Ship recycling is a long-established practice for dealing with ships at the end of their operational life and is widely regarded as the best, i.e., most practicable, option.
When conducted properly, ship recycling embraces the "cradle to grave" concept: it results in almost all materials and equipment used in the manufacture of a ship being re-used in other forms, an outcome which is both environmentally sound and energy efficient. For instance, using recycled steel requires just one third of the energy used in the manufacture of steel from raw materials.
While the principle of ship recycling is sound, the working practices and environmental standards in ship recycling facilities vary from yard to yard. Global regulation will ensure safe working practices for those employed in ship recycling yards, along with consistent environmental standards.
The Hong Kong Convention
The Hong Kong International Convention for the Safe and Environmentally Sound Recycling of Ships, 2009 (the Hong Kong Convention) is aimed at ensuring that ships, when being recycled after reaching the end of their operational lives, do not pose any unnecessary risks to human health, safety and to the environment. The Hong Kong Convention was adopted at a diplomatic conference held in Hong Kong, China, from 11 to 15 May 2009 and will enter into force on 26 June 2025. The entry-into-force date was set in June 2023 when all required criteria were met:
- not less than 15 States;
- not less than 40% of the world's merchant shipping by gross tonnage; and
- ship recycling capacity of not less than 3% of the gross tonnage of the combined merchant shipping of those States mentioned above.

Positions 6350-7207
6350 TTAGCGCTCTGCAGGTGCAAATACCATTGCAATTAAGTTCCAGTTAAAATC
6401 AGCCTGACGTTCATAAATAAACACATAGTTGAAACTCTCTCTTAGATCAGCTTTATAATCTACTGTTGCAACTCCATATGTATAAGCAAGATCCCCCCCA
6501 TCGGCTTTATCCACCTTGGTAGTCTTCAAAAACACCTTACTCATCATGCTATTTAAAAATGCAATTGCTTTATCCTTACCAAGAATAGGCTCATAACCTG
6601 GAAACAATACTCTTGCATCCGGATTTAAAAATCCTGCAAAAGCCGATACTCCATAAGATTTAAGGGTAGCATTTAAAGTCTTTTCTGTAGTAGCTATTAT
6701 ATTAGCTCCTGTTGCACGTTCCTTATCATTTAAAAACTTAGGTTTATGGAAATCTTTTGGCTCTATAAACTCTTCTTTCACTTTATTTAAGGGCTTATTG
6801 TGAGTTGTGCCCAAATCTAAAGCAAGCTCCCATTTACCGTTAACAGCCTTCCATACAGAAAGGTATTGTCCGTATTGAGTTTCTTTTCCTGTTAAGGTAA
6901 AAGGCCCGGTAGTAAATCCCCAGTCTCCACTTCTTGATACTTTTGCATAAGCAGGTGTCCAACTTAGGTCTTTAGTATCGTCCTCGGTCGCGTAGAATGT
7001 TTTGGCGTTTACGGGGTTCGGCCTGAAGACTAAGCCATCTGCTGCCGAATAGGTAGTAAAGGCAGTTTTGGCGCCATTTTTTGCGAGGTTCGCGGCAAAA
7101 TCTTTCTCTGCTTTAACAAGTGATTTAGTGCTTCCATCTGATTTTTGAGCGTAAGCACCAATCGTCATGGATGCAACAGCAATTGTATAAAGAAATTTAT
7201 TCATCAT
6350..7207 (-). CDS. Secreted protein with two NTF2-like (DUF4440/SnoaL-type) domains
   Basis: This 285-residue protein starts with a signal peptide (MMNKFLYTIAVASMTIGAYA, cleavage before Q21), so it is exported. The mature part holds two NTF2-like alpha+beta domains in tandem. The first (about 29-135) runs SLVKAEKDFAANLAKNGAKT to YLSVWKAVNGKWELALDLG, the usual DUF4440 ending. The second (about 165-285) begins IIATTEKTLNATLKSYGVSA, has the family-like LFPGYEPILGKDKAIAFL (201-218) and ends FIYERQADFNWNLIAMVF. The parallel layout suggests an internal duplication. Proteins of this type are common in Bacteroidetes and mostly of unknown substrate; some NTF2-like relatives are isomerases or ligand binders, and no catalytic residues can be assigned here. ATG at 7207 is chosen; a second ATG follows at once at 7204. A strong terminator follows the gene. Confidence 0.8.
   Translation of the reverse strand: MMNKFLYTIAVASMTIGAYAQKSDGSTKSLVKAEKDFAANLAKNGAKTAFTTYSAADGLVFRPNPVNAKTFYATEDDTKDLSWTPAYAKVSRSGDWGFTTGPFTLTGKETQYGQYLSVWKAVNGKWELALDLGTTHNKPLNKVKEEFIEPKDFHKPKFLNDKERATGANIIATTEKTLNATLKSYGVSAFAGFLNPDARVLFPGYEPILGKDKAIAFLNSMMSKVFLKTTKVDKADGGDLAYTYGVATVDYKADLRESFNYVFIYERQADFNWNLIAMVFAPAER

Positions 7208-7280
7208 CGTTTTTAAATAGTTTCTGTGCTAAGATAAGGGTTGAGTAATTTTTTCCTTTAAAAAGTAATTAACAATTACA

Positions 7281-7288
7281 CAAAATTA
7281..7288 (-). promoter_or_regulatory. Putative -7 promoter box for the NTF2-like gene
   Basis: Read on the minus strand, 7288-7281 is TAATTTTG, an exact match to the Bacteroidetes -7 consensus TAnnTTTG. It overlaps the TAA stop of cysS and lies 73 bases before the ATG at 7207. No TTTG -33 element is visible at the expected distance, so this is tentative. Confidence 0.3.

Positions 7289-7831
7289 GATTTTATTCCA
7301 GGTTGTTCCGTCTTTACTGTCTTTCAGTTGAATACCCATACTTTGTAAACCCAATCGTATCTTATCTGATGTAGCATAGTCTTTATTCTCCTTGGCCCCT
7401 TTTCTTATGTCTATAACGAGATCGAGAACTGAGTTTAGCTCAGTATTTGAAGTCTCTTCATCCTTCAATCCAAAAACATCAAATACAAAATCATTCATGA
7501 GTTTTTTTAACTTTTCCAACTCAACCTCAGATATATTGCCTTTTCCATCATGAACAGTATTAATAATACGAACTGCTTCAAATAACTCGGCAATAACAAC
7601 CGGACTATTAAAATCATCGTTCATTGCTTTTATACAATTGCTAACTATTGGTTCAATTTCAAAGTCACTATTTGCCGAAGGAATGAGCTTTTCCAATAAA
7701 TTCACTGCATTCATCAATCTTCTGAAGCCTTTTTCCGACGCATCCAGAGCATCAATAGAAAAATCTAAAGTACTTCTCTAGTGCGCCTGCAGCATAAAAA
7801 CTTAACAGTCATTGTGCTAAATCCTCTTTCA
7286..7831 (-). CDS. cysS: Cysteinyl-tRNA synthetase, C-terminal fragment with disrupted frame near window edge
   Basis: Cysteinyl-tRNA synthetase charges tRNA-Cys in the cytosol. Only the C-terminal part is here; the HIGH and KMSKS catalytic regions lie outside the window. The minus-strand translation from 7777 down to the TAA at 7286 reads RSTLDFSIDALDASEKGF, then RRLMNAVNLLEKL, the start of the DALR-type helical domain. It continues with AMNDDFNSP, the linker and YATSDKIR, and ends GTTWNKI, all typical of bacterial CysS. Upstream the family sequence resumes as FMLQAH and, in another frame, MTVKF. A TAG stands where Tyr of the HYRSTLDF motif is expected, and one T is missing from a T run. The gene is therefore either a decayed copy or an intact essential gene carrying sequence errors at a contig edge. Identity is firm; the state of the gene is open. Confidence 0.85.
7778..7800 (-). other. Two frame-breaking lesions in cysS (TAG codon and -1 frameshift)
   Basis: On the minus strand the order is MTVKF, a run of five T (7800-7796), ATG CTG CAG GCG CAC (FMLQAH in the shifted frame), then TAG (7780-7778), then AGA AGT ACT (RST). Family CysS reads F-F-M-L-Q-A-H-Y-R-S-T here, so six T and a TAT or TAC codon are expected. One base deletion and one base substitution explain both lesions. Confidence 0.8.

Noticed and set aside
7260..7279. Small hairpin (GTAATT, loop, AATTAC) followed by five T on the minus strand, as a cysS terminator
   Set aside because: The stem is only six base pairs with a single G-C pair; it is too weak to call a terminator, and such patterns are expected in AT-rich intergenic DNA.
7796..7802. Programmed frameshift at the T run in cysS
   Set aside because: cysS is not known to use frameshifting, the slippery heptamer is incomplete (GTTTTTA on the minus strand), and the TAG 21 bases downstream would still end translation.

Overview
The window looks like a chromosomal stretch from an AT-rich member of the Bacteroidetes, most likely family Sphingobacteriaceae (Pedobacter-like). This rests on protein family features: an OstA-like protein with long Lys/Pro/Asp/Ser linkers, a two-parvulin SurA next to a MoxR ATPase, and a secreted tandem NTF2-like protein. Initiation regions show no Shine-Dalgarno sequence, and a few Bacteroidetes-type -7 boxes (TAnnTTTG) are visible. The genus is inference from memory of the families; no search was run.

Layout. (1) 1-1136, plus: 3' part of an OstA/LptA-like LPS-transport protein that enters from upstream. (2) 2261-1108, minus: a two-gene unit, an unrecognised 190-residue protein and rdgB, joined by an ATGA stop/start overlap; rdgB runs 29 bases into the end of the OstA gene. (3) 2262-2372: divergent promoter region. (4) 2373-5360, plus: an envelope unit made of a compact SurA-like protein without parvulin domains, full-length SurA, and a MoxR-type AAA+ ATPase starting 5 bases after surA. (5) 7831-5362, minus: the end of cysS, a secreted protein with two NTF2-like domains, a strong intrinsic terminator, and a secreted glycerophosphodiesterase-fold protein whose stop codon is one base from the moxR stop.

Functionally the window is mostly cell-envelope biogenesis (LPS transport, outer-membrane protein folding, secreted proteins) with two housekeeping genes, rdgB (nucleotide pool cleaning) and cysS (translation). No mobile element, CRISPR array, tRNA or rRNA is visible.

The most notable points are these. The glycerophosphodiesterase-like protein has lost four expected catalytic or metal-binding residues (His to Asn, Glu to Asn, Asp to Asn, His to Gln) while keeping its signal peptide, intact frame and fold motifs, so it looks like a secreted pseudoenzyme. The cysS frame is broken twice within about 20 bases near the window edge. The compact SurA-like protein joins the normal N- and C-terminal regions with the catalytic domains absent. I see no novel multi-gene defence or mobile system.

Regulations in the Convention cover: the design, construction, operation and preparation of ships so as to facilitate safe and environmentally sound recycling without compromising the safety and operational efficiency of ships; the operation of ship recycling facilities in a safe and environmentally sound manner; and the establishment of an appropriate enforcement mechanism for ship recycling, incorporating certification and reporting requirements.
Since the adoption of the Hong Kong Convention, IMO's Marine Environment Protection Committee (MEPC) has developed and adopted the following guidelines to assist States in the implementation and enforcement of the Convention's technical standards:
- 2011 Guidelines for the Development of the Ship Recycling Plan, adopted by resolution MEPC.196(62);
- 2012 Guidelines for Safe and Environmentally Sound Ship Recycling, adopted by resolution MEPC.210(63);
- 2012 Guidelines for the Authorization of Ship Recycling Facilities, adopted by resolution MEPC.211(63)
- 2012 Guidelines for the survey and certification of ships under the Hong Kong Convention, adopted by resolution MEPC.222(64); and
- 2012 Guidelines for the inspection of ships under the Hong Kong Convention, adopted by resolution MEPC.223(64).
- 2023 Guidelines for the development of the Inventory of the Hazardous Materials, adopted by resolution MEPC.379(80).
What must ships do to comply with the Convention?
Under the Hong Kong Convention ships must have on board an Inventory of Hazardous Materials specific to each ship, which must be prepared, verified and kept up to date, in line with IMO guidelines.
Following that initial verification survey, ships will be required to have additional surveys during the life of the ship, and a final survey prior to recycling.
What must ship recycling yards do to be compliant with the Hong Kong Convention?
Ship recycling facilities/yards operating within the jurisdiction of a Party to the Convention must be authorized by the Competent Authority(ies) of that Party. Each yard must prepare a Ship Recycling Facility Plan addressing: worker safety and training; protection of human health and the environment; roles and responsibilities of personnel; emergency preparedness and response; and monitoring, reporting and record-keeping systems, taking into account the relevant IMO guidelines.